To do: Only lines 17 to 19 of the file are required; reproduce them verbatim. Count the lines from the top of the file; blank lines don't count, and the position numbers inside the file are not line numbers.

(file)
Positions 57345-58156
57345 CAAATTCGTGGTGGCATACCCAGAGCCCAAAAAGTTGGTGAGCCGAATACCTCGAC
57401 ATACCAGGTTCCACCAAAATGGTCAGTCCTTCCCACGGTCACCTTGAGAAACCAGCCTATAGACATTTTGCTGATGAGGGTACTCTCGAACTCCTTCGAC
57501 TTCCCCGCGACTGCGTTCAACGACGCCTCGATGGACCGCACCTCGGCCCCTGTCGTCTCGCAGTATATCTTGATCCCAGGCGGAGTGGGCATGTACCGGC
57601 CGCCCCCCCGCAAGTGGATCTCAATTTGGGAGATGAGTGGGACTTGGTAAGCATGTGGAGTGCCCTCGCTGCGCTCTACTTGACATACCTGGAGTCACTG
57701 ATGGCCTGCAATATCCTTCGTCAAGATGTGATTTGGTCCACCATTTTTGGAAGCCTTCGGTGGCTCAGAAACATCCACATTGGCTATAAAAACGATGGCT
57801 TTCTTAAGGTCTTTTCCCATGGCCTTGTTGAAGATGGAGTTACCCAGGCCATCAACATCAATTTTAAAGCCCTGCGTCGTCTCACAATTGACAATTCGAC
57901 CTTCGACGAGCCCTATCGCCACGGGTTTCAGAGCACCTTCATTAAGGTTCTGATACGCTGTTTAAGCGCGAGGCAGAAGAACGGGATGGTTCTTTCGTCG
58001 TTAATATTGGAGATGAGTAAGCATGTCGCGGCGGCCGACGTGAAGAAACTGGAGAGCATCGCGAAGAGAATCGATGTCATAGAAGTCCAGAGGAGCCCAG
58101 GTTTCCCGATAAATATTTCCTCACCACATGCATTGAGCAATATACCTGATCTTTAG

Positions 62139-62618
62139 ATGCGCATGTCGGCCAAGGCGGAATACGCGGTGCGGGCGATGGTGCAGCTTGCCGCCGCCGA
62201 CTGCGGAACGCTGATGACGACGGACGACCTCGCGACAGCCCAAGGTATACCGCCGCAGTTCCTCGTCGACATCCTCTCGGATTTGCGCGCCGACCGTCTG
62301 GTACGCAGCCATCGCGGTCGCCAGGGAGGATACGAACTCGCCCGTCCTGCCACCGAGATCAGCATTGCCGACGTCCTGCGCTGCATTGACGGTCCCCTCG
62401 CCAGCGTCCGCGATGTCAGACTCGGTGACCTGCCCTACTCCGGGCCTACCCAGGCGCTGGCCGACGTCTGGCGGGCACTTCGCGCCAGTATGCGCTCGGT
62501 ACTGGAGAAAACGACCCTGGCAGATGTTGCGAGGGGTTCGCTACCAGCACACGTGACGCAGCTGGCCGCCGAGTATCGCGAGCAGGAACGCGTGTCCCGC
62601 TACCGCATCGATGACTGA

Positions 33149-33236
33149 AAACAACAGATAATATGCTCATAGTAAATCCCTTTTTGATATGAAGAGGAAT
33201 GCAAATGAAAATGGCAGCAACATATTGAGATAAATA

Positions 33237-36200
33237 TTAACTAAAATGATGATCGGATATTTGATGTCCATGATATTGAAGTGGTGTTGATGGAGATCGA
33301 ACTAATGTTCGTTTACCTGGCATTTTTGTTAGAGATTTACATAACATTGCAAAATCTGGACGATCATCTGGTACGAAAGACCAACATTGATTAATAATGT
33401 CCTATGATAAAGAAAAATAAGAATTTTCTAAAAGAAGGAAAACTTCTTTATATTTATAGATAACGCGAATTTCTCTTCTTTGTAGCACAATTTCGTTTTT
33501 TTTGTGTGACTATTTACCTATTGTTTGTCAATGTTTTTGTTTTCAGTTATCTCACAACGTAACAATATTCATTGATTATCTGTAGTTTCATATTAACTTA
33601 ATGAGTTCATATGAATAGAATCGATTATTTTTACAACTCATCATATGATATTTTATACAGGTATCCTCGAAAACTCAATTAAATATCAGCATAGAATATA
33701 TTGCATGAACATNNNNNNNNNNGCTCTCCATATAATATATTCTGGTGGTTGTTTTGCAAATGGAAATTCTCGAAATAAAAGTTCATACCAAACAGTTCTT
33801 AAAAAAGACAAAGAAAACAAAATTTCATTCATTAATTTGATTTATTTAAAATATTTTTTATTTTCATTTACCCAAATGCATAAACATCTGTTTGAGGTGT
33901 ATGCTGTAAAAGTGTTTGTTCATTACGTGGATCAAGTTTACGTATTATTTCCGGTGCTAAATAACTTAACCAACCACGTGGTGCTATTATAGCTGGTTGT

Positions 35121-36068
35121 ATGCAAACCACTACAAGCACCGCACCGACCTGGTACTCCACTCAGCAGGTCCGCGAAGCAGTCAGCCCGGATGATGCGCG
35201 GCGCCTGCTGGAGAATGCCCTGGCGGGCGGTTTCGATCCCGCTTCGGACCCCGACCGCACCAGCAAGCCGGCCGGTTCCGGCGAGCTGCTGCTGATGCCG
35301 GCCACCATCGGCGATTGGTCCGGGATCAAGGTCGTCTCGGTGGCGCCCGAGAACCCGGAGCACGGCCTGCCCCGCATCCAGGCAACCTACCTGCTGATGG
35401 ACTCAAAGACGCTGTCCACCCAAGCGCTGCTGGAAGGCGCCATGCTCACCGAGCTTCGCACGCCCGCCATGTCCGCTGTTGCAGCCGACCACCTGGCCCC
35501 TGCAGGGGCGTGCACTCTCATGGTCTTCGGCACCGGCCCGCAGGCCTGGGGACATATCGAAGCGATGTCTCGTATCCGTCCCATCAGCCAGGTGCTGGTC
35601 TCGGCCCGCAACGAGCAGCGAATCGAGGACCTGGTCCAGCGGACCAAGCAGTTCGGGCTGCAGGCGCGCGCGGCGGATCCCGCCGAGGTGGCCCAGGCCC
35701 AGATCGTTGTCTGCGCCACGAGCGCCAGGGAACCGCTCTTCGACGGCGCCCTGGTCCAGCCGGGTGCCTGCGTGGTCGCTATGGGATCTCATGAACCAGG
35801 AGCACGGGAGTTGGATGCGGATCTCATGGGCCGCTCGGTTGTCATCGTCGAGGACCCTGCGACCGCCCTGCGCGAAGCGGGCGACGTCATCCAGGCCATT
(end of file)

62601 TACCGCATCGATGACTGA

Positions 33149-33236
33149 AAACAACAGATAATATGCTCATAGTAAATCCCTTTTTGATATGAAGAGGAAT